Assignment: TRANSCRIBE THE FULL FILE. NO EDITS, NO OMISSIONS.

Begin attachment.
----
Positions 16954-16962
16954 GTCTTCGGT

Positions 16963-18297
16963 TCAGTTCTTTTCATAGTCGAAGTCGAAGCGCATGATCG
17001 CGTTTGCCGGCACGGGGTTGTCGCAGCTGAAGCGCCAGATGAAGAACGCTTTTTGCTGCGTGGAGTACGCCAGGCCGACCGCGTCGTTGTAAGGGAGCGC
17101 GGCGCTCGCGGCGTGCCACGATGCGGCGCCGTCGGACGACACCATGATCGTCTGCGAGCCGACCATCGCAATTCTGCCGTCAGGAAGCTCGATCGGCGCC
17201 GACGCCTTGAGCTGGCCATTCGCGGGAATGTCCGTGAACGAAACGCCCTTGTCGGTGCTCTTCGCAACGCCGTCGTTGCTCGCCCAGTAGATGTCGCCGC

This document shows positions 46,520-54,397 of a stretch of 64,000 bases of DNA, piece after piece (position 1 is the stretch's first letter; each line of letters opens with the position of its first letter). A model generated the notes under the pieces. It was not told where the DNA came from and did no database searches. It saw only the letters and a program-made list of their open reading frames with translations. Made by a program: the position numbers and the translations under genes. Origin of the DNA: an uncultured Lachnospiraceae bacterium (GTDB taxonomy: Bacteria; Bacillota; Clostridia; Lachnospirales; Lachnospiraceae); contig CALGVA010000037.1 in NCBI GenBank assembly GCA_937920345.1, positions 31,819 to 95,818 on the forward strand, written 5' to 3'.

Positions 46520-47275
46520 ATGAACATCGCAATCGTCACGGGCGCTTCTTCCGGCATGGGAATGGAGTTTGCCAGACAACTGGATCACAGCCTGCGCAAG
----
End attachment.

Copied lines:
Positions 16954-16962
16954 GTCTTCGGT

Positions 16963-18297
16963 TCAGTTCTTTTCATAGTCGAAGTCGAAGCGCATGATCG
17001 CGTTTGCCGGCACGGGGTTGTCGCAGCTGAAGCGCCAGATGAAGAACGCTTTTTGCTGCGTGGAGTACGCCAGGCCGACCGCGTCGTTGTAAGGGAGCGC
17101 GGCGCTCGCGGCGTGCCACGATGCGGCGCCGTCGGACGACACCATGATCGTCTGCGAGCCGACCATCGCAATTCTGCCGTCAGGAAGCTCGATCGGCGCC
17201 GACGCCTTGAGCTGGCCATTCGCGGGAATGTCCGTGAACGAAACGCCCTTGTCGGTGCTCTTCGCAACGCCGTCGTTGCTCGCCCAGTAGATGTCGCCGC

This document shows positions 46,520-54,397 of a stretch of 64,000 bases of DNA, piece after piece (position 1 is the stretch's first letter; each line of letters opens with the position of its first letter). A model generated the notes under the pieces. It was not told where the DNA came from and did no database searches. It saw only the letters and a program-made list of their open reading frames with translations. Made by a program: the position numbers and the translations under genes. Origin of the DNA: an uncultured Lachnospiraceae bacterium (GTDB taxonomy: Bacteria; Bacillota; Clostridia; Lachnospirales; Lachnospiraceae); contig CALGVA010000037.1 in NCBI GenBank assembly GCA_937920345.1, positions 31,819 to 95,818 on the forward strand, written 5' to 3'.

Positions 46520-47275
46520 ATGAACATCGCAATCGTCACGGGCGCTTCTTCCGGCATGGGAATGGAGTTTGCCAGACAACTGGATCACAGCCTGCGCAAG